NEWPORT BEACH, Calif. (AP) — Southern California regulators want an Orange County metal finishing firm to move more quickly to reduce toxic and potentially cancer-causing emissions.
The South Coast Air Quality Management District said Tuesday it would seek an order from its hearing board requiring Hixson Metal Finishing to install pollution controls on an expedited schedule.
The AQMD says Hixson has taken steps in the past to reduce emissions of hexavalent chromium, but more work needs to be done.
Doug Greene, president of Hixson, said his company has spent about $250,000 to address the emissions issues.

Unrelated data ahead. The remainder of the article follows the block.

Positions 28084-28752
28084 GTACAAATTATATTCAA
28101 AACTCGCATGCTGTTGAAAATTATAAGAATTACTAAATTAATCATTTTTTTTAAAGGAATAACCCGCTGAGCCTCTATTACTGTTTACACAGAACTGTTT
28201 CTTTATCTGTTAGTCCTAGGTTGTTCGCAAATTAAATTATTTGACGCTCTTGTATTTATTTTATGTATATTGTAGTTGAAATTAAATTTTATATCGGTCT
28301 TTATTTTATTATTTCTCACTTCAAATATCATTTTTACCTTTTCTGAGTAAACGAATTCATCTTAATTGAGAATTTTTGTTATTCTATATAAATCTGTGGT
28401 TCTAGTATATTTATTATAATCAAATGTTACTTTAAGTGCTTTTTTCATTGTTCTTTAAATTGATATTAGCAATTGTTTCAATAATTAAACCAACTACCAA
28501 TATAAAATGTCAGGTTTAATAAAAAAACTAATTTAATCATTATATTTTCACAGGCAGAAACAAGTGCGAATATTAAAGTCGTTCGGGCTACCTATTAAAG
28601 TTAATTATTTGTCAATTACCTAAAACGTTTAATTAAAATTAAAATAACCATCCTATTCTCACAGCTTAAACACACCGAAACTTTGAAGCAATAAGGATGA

The chrome-plating and anodizing facility serves the military and the aerospace industry. It has a 47,000-square-foot plant and about 150 employees in Newport Beach.
Hexavalent chromium, a compound released during plating and finishing operations, is a known human carcinogen.
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